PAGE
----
In the first economics course most students take, intro to microeconomics, they learn about two competing forces economists use to explain why consumers prefer one basket of goods over another: the wealth effect and the price effect. The wealth effect is the influence of income on purchases; the price effect is the influence of cost given income. If you replace the consumer with an apple cart, the wealth effect is the size of the cart and the price effect is the size of the apples. When you’re rich your cart is spacious. When the size of a Granny Smith balloons, you go for the smaller Golden Delicious. Guarding against a smaller cart is the purpose of social insurance.
When the Social Security Act became law in 1935, President Roosevelt said:
“We can never insure one hundred percent of the population against one hundred percent of the hazards and vicissitudes of life, but we have tried to frame a law which will give some measure of protection to the average citizen and to his family against the loss of a job and against poverty-ridden old age.
“This law, too, represents a cornerstone in a structure which is being built but is by no means complete. It is a structure intended to lessen the force of possible future depressions.”
It is not possible that Congress or the president intended Social Security to insure recipients’ standards of living no matter how deep a recession was. FDR’s remarks, however, show that the program was meant to insure, best it could, against “the vicissitudes of life.” In other words, Social Security was to guard against negative wealth effects, smaller wagons; to keep seniors out of poverty regardless of “life’s hazards.”
It is now fashionable for conservatives and some liberals (including The Washington Post‘s editorial board and President Obama) to argue for a chained CPI, a change in the way cost-of-living adjustments in Social Security benefits are calculated; the switch would reduce lifetime payments for seniors by thousands of dollars. The measure used by the Social Security Administration now accounts for some price effects within categories of goods (switching from steak to ground beef) but not across them (switching from ground beef to chicken); the chained CPI would correct for that. Some economists argue the chained CPI is the superior measure of inflation.
We should ask ourselves whether we care more about an accurate measure of inflation or the well-being of the elderly. What would FDR and the Congress who approved Social Security have said?
“A law which will give some measure of protection to the average citizen and to his family … against poverty-ridden old age.”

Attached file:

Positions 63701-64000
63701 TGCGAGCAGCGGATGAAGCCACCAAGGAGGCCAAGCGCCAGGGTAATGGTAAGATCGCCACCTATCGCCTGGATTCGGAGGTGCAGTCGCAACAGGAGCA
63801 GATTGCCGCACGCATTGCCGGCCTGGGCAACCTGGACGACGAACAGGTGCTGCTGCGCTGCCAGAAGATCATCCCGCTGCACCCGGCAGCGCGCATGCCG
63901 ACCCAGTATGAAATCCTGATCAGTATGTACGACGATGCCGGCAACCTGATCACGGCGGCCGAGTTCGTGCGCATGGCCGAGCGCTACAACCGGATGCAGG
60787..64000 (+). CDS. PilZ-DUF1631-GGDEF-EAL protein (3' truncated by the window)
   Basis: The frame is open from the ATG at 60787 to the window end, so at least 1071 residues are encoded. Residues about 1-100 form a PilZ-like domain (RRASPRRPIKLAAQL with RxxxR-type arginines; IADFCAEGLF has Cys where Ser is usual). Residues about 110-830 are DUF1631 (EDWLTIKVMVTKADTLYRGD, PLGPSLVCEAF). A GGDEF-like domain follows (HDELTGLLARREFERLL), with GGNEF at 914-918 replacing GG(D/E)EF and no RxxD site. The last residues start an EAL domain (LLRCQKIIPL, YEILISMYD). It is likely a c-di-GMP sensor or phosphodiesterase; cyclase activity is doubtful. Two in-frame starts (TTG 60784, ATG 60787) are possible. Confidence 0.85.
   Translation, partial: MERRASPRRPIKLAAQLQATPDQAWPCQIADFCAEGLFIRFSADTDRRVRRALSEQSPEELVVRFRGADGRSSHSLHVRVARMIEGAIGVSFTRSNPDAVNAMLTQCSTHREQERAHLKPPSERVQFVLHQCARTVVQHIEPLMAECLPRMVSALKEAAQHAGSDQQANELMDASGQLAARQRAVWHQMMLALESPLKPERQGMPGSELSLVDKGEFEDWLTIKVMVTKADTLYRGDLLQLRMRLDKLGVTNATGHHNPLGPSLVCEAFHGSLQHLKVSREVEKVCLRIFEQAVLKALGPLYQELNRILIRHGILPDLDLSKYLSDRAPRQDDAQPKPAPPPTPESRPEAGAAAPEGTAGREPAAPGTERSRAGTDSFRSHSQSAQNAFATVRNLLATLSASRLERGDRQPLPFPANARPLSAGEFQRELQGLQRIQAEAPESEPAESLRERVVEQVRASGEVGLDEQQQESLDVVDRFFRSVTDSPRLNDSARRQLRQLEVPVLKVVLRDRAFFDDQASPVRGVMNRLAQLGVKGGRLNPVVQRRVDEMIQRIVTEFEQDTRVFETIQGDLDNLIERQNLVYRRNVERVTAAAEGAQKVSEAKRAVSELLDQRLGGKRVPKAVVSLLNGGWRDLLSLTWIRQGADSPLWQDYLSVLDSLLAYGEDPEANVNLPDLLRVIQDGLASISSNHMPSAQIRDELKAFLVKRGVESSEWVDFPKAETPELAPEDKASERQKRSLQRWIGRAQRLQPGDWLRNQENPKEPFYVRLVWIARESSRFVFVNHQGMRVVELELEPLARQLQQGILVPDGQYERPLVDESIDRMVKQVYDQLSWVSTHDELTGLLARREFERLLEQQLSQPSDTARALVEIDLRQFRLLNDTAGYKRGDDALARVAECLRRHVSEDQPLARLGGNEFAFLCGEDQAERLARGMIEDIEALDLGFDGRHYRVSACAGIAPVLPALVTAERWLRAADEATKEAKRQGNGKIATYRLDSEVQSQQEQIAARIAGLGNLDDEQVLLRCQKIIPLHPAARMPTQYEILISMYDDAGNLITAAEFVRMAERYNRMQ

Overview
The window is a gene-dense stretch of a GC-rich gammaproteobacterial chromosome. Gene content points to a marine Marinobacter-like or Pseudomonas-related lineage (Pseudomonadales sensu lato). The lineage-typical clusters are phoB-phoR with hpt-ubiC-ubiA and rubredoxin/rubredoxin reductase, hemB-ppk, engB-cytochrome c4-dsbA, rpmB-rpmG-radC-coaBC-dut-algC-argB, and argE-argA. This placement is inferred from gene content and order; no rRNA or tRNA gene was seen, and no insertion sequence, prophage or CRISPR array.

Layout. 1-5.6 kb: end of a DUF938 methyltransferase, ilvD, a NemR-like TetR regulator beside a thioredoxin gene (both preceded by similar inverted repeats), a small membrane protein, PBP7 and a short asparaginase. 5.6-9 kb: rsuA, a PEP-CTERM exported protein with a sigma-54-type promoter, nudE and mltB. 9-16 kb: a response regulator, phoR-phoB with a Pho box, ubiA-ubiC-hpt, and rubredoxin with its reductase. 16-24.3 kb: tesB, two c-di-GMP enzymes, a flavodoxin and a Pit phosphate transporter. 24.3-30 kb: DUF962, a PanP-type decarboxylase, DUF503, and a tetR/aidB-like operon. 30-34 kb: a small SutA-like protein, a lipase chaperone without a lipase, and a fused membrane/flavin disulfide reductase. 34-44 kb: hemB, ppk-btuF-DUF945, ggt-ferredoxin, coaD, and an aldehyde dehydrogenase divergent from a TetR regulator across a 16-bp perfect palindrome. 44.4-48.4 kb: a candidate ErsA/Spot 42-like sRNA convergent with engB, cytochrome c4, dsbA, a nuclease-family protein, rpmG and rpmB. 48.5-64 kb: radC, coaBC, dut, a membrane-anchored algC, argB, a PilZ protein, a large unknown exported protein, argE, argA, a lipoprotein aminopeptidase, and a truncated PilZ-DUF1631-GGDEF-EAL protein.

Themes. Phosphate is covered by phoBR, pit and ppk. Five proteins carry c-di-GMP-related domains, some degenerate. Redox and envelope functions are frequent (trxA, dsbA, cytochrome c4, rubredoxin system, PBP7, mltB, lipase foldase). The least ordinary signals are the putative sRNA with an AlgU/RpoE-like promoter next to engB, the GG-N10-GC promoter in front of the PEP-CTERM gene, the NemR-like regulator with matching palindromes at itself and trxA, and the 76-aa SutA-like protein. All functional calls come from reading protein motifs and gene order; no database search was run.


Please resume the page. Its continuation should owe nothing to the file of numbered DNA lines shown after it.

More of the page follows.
Do we care more about the types of apples seniors are bringing home or the size of their cart? Shouldn’t we guard against “the vicissitudes of life” as the president and Congress intended?
If proponents of the chained CPI care about accounting for the inflation seniors face, they would advocate for the CPI-E, a measure that includes seniors’ medical costs, which are close to double those of the general population. Switching to the CPI-E, however, would increase the cost of funding Social Security.
It’s best to judge a person on their actions, not what they say. President Obama, The Washington Post, and the Republican Party are unable to match their actions with their rhetoric when discussing Social Security. If they were, they would say they don’t care about maintaining a decent standard of life for seniors–they would say they think it is too high already. Instead they argue cutting Social Security is the only way to save the program, like a doctor advising you to amputate your infected finger when a bottle of penicillin is sitting right at your shoulder.
According to a new Census measure, over 15 percent of seniors live in poverty. For two-thirds of seniors Social Security makes up half their income; for a third of them it’s over 90. When they can’t afford chicken and start buying beans, President Obama and House Republicans will say, ‘It’s time to to cut their benefits!’ Is that what President Roosevelt and Congress expected of Social Security’s stewards?
FDR closed his speech after he signed the Social Security Act by saying:
“If the Senate and the House of Representatives in this long and arduous session had done nothing more than pass this Bill, the session would be regarded as historic for all time.”
Today, all income over $113,700 is exempt from the payroll tax, the source of Social Security revenue. Eliminating that cap would insure Social Security’s existence for nearly 65 years. If President Obama and House Republicans choose to cut Social Security instead, they will be remembered for snatching pennies from the poor to satisfy their wealthy friends.